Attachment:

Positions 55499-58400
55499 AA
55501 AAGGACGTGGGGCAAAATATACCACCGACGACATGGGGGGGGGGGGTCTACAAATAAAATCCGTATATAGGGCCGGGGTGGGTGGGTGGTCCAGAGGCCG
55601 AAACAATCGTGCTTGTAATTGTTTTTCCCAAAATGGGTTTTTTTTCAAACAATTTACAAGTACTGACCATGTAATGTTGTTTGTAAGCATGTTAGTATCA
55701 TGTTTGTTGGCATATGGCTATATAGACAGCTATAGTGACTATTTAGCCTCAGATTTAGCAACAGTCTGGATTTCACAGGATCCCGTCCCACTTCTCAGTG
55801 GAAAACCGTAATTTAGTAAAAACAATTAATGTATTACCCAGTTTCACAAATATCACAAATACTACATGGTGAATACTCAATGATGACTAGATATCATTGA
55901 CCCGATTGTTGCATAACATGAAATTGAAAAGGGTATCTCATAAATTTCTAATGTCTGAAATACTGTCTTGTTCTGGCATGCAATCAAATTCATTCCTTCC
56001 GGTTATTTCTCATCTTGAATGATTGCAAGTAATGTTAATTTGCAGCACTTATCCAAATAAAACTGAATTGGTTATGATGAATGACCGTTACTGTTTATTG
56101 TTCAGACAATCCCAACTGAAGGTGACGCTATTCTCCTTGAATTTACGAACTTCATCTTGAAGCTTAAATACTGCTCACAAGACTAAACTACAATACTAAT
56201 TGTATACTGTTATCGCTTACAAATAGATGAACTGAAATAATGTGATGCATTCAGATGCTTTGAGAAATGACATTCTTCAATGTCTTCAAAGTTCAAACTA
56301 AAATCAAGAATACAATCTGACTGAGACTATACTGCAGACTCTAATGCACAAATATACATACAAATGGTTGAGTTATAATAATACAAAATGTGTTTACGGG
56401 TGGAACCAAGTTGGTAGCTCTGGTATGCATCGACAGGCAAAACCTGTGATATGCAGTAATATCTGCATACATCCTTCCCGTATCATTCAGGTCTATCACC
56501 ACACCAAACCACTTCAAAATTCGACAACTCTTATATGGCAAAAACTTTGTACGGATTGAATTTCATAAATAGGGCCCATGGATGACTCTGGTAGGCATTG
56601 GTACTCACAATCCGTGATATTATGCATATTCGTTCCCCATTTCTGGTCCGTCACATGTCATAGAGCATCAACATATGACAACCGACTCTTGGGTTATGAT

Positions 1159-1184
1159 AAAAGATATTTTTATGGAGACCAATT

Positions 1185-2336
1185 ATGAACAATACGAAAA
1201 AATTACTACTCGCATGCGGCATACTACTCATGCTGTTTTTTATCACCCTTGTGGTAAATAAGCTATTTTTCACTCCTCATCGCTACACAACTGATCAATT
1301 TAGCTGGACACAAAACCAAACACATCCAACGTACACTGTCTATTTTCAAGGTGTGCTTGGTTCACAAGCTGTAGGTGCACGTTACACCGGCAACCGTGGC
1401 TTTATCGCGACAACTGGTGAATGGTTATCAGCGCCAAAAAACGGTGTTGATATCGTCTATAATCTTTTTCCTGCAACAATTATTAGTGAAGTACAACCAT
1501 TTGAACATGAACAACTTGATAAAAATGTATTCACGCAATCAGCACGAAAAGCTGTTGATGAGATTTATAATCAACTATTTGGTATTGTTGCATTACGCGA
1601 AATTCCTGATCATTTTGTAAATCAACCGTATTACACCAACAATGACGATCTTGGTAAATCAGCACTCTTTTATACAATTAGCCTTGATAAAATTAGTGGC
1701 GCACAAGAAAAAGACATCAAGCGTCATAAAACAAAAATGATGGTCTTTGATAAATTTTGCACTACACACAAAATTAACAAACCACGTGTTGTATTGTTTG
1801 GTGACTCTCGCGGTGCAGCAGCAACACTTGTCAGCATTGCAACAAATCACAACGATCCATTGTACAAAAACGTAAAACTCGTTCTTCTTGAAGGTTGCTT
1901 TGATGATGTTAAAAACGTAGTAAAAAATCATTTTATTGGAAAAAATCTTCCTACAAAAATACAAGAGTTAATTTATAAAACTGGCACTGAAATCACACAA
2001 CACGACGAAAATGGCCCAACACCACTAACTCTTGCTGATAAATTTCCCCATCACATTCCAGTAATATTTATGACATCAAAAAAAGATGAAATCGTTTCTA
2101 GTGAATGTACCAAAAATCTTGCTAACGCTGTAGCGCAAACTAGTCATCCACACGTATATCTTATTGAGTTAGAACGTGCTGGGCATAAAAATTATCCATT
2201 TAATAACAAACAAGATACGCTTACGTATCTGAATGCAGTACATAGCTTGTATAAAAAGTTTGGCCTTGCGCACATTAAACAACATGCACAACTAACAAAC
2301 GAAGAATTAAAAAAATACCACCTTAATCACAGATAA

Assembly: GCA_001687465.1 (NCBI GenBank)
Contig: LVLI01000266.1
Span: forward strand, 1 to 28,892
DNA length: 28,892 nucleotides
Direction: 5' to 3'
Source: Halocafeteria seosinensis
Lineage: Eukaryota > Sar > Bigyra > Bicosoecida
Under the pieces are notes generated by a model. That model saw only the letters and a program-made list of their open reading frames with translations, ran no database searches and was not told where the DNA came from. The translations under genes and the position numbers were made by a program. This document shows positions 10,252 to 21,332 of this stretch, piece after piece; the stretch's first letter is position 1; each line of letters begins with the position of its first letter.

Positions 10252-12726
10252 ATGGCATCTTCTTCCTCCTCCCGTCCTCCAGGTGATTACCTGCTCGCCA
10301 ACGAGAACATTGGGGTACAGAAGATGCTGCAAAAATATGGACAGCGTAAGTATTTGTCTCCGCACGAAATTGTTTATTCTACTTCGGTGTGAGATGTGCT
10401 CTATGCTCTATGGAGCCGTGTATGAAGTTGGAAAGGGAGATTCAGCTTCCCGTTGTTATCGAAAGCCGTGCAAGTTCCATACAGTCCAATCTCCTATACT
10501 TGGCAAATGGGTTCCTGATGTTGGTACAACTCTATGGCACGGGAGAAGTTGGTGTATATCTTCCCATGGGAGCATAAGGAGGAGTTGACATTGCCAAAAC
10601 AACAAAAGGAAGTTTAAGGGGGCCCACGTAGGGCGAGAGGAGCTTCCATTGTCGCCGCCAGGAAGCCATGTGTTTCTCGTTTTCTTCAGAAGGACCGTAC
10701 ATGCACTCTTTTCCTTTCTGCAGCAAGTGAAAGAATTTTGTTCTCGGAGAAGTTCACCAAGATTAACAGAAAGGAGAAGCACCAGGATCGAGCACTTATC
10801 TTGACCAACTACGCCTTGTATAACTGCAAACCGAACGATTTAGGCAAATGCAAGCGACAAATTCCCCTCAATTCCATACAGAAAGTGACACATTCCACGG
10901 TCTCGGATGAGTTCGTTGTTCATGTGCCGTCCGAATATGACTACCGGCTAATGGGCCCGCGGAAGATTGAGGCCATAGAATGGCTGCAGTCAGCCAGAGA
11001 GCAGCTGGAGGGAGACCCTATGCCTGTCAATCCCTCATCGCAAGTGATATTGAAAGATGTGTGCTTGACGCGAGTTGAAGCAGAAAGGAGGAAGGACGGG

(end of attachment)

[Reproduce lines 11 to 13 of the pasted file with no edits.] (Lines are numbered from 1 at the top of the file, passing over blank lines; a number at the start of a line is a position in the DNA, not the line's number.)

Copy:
56301 AAATCAAGAATACAATCTGACTGAGACTATACTGCAGACTCTAATGCACAAATATACATACAAATGGTTGAGTTATAATAATACAAAATGTGTTTACGGG
56401 TGGAACCAAGTTGGTAGCTCTGGTATGCATCGACAGGCAAAACCTGTGATATGCAGTAATATCTGCATACATCCTTCCCGTATCATTCAGGTCTATCACC
56501 ACACCAAACCACTTCAAAATTCGACAACTCTTATATGGCAAAAACTTTGTACGGATTGAATTTCATAAATAGGGCCCATGGATGACTCTGGTAGGCATTG